I don’t remember much about the classes I took in college. Four decades have come and gone, after all. But one of my favorites, a course on criticism, has stayed with me. One of the most important lessons is that criticism is about much more than personal taste. Saying “I liked it” or “I didn’t like it” doesn’t count for much. Rather, reviewers have an obligation to support their judgments with logic, technical expertise, structural analysis, character development, and any number of other tools in their kit. In other words, the “why” of the critique is of paramount importance.
I say this because we creative types who put our work out there for public judgment are subjecting ourselves to all kinds of negativity, and we each need to come to grips with it in our own way. Recently, I posted a sample paragraph from my new Vegas ghost novel, “The House Always Wins,” on a social media site. Within minutes, some troll weighed in with, “Are you entering the tritest monologue contest?” This comment tells me more about the person who wrote it than anything else. Mean-spirited, bitter, petty, not helpful in any way. And, as any hack comedian would say, “Those are her strong points.” My guess is she’s disappointed by life and won’t be happy until she spreads it around.
It happens with reviews, too. I’m fine with criticism that makes me think and helps me improve, or at least forces me to consider other options. This sloppy, badly-written Amazon reader comment does none of that:
“I really dislike everything about it. The sketchy, poorly conceived , unrealistic characters. Then boom, met, fell in love, married, etc. And, oh, hey, paranormal experience, no big. Oh, change my religion? Sure! No big deal! Awful.”
Again, looking at subtext, I most likely offended her in some way, possibly in the book’s many discussions about religion, philosophy and the meaning of life. I’m fine with pissing people off because it tells me my story isn’t bland. And, hey, she shelled out $11.56 plus shipping and handling.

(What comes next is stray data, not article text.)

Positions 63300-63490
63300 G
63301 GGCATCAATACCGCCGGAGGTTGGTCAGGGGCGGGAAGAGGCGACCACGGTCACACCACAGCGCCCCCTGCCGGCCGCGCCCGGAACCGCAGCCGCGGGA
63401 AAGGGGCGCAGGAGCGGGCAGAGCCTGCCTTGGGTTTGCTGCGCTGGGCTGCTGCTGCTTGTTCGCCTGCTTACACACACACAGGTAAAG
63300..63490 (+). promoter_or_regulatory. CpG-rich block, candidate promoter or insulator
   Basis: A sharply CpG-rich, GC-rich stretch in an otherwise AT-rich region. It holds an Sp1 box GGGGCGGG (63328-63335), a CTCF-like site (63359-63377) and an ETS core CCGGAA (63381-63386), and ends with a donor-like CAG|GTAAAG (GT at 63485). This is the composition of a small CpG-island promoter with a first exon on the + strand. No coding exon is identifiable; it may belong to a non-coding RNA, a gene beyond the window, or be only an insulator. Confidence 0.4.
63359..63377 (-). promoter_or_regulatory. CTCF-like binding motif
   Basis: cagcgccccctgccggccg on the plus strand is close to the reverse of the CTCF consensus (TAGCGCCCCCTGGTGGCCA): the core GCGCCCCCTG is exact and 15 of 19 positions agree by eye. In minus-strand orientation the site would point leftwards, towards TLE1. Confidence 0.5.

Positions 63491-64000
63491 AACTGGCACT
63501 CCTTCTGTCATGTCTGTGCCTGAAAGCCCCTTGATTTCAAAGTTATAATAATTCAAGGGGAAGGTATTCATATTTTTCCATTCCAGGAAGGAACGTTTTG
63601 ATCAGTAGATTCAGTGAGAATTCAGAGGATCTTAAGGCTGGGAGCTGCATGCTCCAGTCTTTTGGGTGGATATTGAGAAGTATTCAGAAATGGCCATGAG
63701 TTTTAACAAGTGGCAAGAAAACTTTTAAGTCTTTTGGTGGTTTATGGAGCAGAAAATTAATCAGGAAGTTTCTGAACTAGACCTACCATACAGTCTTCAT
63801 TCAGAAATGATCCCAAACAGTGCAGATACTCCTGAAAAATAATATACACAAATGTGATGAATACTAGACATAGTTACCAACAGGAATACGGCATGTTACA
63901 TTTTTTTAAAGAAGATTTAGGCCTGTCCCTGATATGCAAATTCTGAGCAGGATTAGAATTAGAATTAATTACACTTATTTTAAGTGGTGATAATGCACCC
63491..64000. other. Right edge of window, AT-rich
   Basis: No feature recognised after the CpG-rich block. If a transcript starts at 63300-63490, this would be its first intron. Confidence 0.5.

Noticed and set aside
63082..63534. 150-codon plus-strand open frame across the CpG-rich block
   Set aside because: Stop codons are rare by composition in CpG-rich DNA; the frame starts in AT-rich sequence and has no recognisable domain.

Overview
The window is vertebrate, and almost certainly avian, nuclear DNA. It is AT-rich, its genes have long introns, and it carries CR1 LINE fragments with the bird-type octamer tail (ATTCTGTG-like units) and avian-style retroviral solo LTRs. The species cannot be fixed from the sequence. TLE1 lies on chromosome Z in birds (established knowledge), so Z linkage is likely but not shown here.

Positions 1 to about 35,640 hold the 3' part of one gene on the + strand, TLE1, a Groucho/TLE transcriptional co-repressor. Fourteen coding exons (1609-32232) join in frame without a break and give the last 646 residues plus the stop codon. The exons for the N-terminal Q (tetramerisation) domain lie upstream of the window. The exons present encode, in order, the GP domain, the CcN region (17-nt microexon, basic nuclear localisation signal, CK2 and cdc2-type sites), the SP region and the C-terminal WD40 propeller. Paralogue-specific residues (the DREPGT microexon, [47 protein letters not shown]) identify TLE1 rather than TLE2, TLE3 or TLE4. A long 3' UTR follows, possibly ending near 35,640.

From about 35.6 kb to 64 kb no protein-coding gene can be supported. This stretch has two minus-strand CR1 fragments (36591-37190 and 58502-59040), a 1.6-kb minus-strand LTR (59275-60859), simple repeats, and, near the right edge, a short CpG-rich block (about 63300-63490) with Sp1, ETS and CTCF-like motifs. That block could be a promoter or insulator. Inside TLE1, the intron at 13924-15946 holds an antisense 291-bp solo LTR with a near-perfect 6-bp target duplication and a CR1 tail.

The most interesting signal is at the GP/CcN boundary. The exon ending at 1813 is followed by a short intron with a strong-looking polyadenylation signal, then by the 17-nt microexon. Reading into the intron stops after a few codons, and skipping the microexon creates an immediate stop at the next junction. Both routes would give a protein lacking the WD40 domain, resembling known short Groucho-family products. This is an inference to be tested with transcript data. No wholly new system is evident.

Fortunately, most of my reviews, from readers and pros alike, have been positive. Here’s an excerpt from one that illustrates the points I’m trying to make:
“Rouff’s vivid imagery and entertaining story line lets readers peek behind the glitz, kitsch and glitter of tourist-oriented Las Vegas into the gritty lives of those who call the desert-turned-resort town home. His well-crafted dialogue crackles with wit and humor, and Rouff’s characters are endearing, funny and believable. I especially loved the talkative ghost of a Prohibition-era bootlegger, casino owner and philanthropist named Meyer who holds the key to the protagonist’s success in her quest to hold onto the home and life she’s dreamed of in Vegas.
While the novel churns along at a fast pace, the characters experience moments of insight and reflection that also encourage the reader to stop and reflect on universal life issues — courage, risk, religion, self-fulfillment and the meaning of life and death.”
There’s more, but you get the idea. Same book, different reader, markedly different outcome. I love it when someone I’ve never met “gets” what I’m saying. Two minds connecting over (possibly) long distances and periods of time through the written word. Do you believe in magic? I’m starting to.